A performer since the age of 3, Sabrina Sloan moved to New York City a week after 9/11 to pursue her dreams of singing. After several lead roles in regional theatres, she was cast in the original Broadway production of "Hairspray" and later toured with the 1st National Touring Company of the show.
A devoted fan of "American Idol," Sloan decided to take the plunge and audition for the show in 2006. Her talents went on to land her in "Idol's" Hollywood round, where she came one step closer to achieving her dream of becoming a recording artist. However, one week before the Hollywood competition, Sloan was involved in a devastating car accident. She was hit by a truck running a red light and was rushed to the hospital with severe injuries. In spite of her pain, Sloan progressed through the Hollywood round, but her time on the show came to an unexpected end after she made it to the top 16.
In a candid interview, we catch up with the multi-talented star to find out what she's been up to since capturing so many viewer hearts on the hit Fox television series.
ASM: So I read that you got your start at the age of 3 singing on a table at Chuck E. Cheese!
Sloan: Yep! I was obsessed with the movie "Annie" and would always sing "Tomorrow" and one time at Chuck E. Cheese, I guess I just decided I wanted to belt it out on my own stage (up on the table!). I also used to sing my "ABC's" and "Ebony and Ivory" into the tape recorder on our stereo at home.
ASM: Tell me a little bit about your childhood. You were playing the piano and seemed to find that interest in music and performing right from the start.
Sloan: Music was always a part of my life. Both sides of my family had musicians and singers in it, and both my parents were capable singers, but no one in my family really pursued a career in the field. I think my mom recognized my love for music and helped to encourage my talent very early. I sang in my children's choir at church and I started to play the piano very young and learn the theory of the music, how to read, form chords, etc. It just all came very naturally to me and I would spend hours at the piano doing my own concert — figuring out how to play my favorite songs and then playing and singing along.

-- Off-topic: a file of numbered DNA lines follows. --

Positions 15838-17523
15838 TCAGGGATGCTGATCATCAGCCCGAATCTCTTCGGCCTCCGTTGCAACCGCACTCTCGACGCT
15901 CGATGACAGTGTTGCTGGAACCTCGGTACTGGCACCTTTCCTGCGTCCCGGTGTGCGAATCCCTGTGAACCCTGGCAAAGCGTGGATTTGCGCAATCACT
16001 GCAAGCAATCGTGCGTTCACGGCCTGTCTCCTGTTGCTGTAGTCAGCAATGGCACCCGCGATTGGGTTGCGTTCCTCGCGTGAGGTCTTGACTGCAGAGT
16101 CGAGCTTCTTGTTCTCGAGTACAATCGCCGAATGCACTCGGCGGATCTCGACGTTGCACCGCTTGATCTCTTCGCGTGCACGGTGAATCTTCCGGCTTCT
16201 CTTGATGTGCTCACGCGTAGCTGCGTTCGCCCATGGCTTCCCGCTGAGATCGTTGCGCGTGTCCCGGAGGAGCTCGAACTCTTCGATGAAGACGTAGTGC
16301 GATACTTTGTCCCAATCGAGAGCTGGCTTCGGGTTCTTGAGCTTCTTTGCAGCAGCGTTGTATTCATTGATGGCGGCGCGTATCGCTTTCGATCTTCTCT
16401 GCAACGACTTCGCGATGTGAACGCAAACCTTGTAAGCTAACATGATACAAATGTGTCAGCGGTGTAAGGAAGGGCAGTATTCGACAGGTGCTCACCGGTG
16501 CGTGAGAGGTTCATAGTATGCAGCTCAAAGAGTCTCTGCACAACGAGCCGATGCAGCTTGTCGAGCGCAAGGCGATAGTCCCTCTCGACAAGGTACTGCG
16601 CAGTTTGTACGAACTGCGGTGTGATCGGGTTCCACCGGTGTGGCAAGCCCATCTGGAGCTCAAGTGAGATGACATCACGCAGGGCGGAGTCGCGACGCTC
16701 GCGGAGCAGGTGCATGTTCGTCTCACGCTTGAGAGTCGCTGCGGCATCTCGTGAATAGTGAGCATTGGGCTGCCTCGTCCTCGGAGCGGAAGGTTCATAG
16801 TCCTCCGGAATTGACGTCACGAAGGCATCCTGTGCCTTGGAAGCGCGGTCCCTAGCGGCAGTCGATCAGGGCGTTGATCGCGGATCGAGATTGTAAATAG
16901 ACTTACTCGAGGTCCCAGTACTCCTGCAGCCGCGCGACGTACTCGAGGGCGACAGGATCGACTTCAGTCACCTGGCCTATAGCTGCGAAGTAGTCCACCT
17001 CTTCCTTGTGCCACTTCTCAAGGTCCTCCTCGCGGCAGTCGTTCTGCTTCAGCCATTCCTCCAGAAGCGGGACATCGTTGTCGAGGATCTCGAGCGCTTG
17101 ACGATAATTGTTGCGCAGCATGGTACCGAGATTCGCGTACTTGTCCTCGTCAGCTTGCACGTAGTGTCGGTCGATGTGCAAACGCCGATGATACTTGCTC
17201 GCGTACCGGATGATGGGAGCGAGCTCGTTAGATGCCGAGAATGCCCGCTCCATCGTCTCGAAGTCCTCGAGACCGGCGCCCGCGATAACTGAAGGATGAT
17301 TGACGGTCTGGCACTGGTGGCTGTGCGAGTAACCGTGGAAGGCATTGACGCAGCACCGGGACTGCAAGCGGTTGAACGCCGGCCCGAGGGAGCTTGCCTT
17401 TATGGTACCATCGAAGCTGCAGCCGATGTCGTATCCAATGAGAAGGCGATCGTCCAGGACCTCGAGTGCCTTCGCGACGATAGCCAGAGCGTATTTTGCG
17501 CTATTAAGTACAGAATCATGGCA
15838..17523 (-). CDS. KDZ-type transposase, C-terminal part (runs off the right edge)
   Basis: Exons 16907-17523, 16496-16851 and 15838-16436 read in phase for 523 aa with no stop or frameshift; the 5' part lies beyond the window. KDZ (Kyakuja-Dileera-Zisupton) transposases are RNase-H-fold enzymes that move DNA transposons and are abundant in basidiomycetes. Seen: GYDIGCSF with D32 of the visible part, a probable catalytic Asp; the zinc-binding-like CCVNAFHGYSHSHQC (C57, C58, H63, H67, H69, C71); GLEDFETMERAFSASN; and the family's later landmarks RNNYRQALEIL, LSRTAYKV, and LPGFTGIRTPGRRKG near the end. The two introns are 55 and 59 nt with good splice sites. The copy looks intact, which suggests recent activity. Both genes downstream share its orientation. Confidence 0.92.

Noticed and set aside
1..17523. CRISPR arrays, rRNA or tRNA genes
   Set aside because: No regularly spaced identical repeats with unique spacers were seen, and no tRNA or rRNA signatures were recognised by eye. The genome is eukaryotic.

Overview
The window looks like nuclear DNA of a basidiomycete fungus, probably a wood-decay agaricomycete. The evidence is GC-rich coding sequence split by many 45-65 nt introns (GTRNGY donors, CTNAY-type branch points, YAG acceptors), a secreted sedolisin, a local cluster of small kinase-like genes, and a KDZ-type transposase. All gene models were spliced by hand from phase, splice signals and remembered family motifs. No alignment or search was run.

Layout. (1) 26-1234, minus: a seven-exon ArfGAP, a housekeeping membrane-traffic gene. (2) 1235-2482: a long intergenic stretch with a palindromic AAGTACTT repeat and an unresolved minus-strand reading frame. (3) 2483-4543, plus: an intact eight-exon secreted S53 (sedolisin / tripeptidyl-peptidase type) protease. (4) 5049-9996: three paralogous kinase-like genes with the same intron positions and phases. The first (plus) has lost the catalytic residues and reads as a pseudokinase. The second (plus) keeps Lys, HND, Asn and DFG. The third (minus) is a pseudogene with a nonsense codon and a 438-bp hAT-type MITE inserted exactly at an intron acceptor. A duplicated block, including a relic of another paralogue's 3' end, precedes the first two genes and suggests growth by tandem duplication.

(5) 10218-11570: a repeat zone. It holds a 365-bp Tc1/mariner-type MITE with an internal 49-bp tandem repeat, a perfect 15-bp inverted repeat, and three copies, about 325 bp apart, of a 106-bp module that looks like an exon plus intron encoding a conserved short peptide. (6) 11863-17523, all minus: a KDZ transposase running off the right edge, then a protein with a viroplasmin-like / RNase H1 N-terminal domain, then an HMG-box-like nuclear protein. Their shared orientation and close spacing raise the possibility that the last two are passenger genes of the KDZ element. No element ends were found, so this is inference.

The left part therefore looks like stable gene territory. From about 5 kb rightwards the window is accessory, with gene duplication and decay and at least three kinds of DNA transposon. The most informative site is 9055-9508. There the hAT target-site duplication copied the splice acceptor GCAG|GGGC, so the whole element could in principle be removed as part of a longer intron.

ASM: After being being born in New York, your family relocated to Southern California when you were just about a year old.
Sloan: My father worked for American Airlines and transferred from LaGuardia to LAX. So although I consider myself a California girl, when I went back to live in New York after college, something felt very at home about the East Coast too, probably because my family was rooted there for so long. I still consider myself bicoastal.
ASM: You earned your Bachelor's Degree in Musical Theatre and Communication Studies at Northwestern University. How did you end up at Northwestern and how important was your training there?
Sloan: It was down to UCLA (where my older sister went) and Northwestern. I even sent in both acceptance letters. I had lived in California practically my whole life, and though there was part of me that wanted to stay close to home and friends, I knew going away for college was an opportunity to spread my wings. I actually give credit to my high school drama teacher, Kathy Harris, who went to Northwestern for grad school, for encouraging me to take the opportunity to go to NU, not only because of their outstanding conservatory-like department and the training she knew I would receive, but because I think she recognized the need for me to get away and gain some independence by leaving home. I still hold on to a postcard she gave me with this quote: "RISK: Man cannot discover new oceans unless he has the courage to lose sight of the shore." Indeed I did discover new oceans. The acting and vocal training there was outstanding. Most of all I gained a new confidence in my abilities and my potential.